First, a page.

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Start-Up Eucalyptus Debuts with Hybrid Cloud Services

A research project born at the University of California, Santa Barbara (UCSB) this week jumped into the field of start-ups looking to offer cloud-based computing with an offering that bridges datacenters with public cloud services.

Eucalyptus Systems Inc. said Benchmark Capital and BV Capital have invested $5.5 million in venture financing. The Santa Barbara-based company aims to help enterprises run systems and applications transparently between their own systems and public cloud services such as Amazon Web Services (AWS).

The Eucalyptus platform is based on open source software, Java and Web services that lets organizations create premises-based cloud computing infrastructure using their own hardware and software. The platform lets them run their datacenter as if it were a cloud service without having to reconfigure their applications.

By supporting the APIs of cloud providers, initially AWS, enterprises can link their datacenter to those services, said Rich Wolski, Eucalyptus' founder and CTO. Wolksi is also a professor of computer science at UCSB who is on leave.

"Once Eucalyptus is installed, it makes your datacenter compatible at the API level, or it makes your datacenter look like an Amazon cloud," Wolski said. "This notion of being able to hybridize your local resources with the public cloud is easily facilitated. We see users on the open source side who are mixing and matching their local IT with Amazon."

Eucalyptus initially will offer consulting services. It has some enterprise customers but declined to name them. The company has not yet determined pricing. Ultimately, it will offer a product built on open source software that appears most viable for enterprise configurations, Wolski said. Eucalyptus is looking at other cloud APIs, notably AppScale, the open source implementation of Google AppEngine and Sun's Cloud API.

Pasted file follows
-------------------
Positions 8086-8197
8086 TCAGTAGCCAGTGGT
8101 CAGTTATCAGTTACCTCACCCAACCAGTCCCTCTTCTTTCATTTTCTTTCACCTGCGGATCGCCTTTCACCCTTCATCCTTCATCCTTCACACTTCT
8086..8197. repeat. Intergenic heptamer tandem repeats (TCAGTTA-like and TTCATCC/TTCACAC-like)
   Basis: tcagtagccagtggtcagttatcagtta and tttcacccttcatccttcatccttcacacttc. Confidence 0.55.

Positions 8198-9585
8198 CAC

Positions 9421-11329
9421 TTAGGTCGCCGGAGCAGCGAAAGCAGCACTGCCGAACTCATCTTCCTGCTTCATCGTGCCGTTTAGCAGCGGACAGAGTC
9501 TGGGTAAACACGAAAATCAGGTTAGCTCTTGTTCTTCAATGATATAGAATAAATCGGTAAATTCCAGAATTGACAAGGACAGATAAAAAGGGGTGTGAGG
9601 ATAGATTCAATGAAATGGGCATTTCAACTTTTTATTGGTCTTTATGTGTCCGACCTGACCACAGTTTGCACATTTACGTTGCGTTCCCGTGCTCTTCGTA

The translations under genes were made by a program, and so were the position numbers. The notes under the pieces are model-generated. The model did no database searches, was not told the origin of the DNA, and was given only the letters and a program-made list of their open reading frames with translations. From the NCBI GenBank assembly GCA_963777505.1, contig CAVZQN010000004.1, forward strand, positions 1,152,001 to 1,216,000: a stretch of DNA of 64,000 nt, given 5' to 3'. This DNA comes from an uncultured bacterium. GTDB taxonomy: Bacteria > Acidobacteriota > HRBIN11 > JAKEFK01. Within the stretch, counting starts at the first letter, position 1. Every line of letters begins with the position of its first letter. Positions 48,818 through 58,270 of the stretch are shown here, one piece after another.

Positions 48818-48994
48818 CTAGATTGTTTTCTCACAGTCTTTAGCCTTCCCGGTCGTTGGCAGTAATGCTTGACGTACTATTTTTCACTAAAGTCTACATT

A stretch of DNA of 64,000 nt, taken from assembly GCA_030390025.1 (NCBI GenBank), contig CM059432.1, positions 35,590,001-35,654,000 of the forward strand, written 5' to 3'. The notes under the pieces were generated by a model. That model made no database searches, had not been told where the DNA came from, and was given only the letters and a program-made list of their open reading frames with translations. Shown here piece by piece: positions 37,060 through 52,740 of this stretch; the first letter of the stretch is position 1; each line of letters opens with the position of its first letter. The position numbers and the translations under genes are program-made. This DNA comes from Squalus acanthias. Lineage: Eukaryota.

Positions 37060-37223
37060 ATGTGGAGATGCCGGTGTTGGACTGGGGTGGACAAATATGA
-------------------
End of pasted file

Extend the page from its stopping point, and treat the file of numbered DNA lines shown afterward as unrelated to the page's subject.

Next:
Microsoft's Azure Services Platform, still in beta, is not currently on the agenda, though Wolski hasn't ruled it out in the future. "That API is a different model than the Web services model that Google and Amazon and some of these other providers are adopting," Wolski said. "It's not out of the question to try to couple them on the front end with Eucalyptus on the back end, but in the near term, we are more focused on the Web service provisioning API than we are some sort of integrated language runtime solution."

That said, Wolski also didn't rule out trying to license .NET from Microsoft to enable Web services provisioning in the event that Java moves in a more proprietary or fragmented direction after the completion of Oracle's $7.4 million acquisition of Sun Microsystems, announced last week. "The .NET Web service infrastructure is very, very powerful, and...we could easily port in that direction if Java no longer became viable. There's a question of how much of that we can use as part of our open source mission but technologically it's very feasible," he said.

About the Author

Jeffrey Schwartz is editor of Redmond magazine and also covers cloud computing for Virtualization Review's Cloud Report. In addition, he writes the Channeling the Cloud column for Redmond Channel Partner. Follow him on Twitter @JeffreySchwartz.

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